2) Setting up Slackware is all through the text configuation, with a couple of exceptions:
netconfig -- to setup eth0 and your hostname
xwmconfig -- switch the default WM when using 'startx'
pkgtool -- other install scripts related to configuration

Ease of use will be just like any other distro -- except that you have the incredible benefit of not having any configuration tools. I'm not being sarcastic here, because once you set it up by hand, you don't have to worry about losing your settings when some wizard comes along and changes something you didn't mean to. Everything just seems to "work". Hand editing an auto-configured text file will confuse you way more than the nicely commented config files included with Slack.

3) Package management is with standard .tgz -- those are precompiled tar archives compressed with gzip. You could install them on any distro with a simple 'tar -xzvf package.tgz' from the / directory. It just uncompressed the files into their proper locations. No dependancy resolution. I find this easier, because you don't encounter dependancy hell simply trying to install something simple, and there is no central database of installed packages to corrupt or confuse with "--force or --nodeps" flags.

4) Hardware detection is handled by hotplug. If there's a driver in the kernel for it, chances are the driver will load for it on boot. You can also take a look through /etc/rc.d/rc.modules (though that's mostly deprecated by hotplug) if something you have isn't working to see if there's a module for it.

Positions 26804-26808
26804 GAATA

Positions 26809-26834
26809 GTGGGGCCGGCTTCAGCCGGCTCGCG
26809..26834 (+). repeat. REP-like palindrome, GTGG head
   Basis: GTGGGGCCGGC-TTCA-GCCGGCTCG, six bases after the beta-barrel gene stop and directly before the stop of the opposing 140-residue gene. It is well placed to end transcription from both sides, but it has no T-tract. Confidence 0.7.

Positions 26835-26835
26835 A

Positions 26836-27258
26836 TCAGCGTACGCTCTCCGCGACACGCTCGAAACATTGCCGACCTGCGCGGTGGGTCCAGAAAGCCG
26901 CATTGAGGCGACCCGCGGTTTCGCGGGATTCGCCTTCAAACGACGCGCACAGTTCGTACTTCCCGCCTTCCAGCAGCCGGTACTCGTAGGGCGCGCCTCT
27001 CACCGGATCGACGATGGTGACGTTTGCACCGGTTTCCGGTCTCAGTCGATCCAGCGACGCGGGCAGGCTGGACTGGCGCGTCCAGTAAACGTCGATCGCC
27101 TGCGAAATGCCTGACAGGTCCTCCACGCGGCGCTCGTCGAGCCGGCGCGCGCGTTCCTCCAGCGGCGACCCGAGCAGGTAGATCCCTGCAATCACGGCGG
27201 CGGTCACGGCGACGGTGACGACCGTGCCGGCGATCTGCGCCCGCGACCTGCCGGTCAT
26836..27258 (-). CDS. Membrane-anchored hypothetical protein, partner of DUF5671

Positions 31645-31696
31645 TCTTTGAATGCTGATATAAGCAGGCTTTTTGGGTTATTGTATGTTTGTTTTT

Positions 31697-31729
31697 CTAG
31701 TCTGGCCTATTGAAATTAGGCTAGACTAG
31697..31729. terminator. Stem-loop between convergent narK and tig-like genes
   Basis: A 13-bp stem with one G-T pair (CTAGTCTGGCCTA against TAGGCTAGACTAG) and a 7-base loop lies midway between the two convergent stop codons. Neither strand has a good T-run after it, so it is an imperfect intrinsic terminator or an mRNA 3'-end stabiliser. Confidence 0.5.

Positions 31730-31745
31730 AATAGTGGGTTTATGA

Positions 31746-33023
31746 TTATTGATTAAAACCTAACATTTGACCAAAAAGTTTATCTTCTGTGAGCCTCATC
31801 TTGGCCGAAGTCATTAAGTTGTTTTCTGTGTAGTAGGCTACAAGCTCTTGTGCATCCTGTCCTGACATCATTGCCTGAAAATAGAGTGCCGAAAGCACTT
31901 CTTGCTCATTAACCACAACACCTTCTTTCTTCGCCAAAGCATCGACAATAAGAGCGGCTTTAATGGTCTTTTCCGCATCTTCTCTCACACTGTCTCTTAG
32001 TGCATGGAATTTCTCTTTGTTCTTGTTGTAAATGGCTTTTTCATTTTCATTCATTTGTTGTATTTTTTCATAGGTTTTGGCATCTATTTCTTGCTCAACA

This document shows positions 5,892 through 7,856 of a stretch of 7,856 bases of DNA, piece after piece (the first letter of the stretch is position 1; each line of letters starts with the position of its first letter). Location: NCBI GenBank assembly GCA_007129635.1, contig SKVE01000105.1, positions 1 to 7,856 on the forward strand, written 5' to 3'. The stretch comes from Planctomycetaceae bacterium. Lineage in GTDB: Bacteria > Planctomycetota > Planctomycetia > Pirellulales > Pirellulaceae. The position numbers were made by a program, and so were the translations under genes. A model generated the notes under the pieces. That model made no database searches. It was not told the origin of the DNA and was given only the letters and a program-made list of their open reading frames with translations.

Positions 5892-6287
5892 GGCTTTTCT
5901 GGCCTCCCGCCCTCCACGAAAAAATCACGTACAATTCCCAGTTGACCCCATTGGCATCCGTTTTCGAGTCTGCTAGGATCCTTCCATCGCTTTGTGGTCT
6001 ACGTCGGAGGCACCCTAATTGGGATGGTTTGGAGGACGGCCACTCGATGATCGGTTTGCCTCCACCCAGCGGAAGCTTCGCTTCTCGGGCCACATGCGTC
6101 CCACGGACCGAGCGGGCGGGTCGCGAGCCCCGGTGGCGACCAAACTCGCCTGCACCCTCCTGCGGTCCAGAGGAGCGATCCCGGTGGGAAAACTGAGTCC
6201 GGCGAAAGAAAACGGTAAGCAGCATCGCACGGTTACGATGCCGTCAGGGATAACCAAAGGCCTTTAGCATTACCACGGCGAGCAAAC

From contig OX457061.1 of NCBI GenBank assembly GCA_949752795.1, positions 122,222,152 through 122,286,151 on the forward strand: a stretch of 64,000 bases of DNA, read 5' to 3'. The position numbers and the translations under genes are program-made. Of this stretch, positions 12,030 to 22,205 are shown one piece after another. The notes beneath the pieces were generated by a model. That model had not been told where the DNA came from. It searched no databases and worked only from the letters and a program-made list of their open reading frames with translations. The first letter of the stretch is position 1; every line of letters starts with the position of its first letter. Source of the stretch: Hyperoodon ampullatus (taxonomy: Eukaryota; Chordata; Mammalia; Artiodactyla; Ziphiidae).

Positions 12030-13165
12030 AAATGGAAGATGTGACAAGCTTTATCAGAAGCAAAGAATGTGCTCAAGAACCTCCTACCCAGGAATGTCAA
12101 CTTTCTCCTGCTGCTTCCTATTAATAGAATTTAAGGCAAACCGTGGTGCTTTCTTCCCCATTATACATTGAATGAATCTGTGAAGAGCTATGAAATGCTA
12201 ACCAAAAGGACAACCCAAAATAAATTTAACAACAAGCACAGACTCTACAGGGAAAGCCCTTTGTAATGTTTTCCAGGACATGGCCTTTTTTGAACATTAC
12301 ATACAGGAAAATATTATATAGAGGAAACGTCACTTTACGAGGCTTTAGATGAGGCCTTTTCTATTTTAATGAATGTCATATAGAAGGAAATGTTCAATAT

Otherwise, nothing is auto-setup. Your xorg.conf file will come with a mostly usable generic "vesa" setup that should get you at least a color screen and moust support. Everything else is up to you

Slackware is really a bare bones, no frills, "just frickin' works" distro. If you know Slack, you'll know how to do it the down and dirty way in any other distro.

I love it.

--Shade

PS -- edit to add that yes, you can just add a grub.conf entry to load slackware.

Last edited by Shade; 02-14-2005 at 12:51 AM.
 
Old 02-14-2005, 12:53 AM   #7
vharishankar
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Thanks Shade. Yes. I want a new challenge. Debian is fine and well configured right now and I really like it.

Slackware will reside alongside and I'll keep testing, tweaking and playing with it with the luxury of having a fully configured working Linux distribution.

Only thing, I am worried about messing up GRUB. Does Slackware have an option of not installing any bootloaders during installation?
 
Old 02-14-2005, 01:00 AM   #8
__J
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Quote:
Originally posted by Harishankar
I am not that big on installing from source. I can do it though, but I consider it messy and unnecessary -- leaves a lot of useless .o files on my disk.

go to a slackware mirror, in the /extra directory there is a package called checkinstall. To use it, do the usual:

./configure <options>
make

but instead of running make install run checkinstall. it will create a slackware package for you and install it making it easy to remove and you can safely remove the source directory from your harddrive. If you go the the checkinstall homepage and use that version, it can make a .deb package for you also ( The one out of the slackware mirror has been modified a bit).
 
Old 02-14-2005, 01:01 AM   #9
Shade
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It sure does. It gives you 4 choices I believe -- (not necessarily in this order)

root superblock
MBR
floppy
none


--Shade
 
Old 02-14-2005, 01:08 AM   #10
vharishankar
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Thanks Shade.

So do I put it in the root superblock or none if I want to use my already existing GRUB config?

I won't be able to ask these questions while I am doing the installation, so I guess I'd better be sure of everything before I start.

Thanks again for all your help!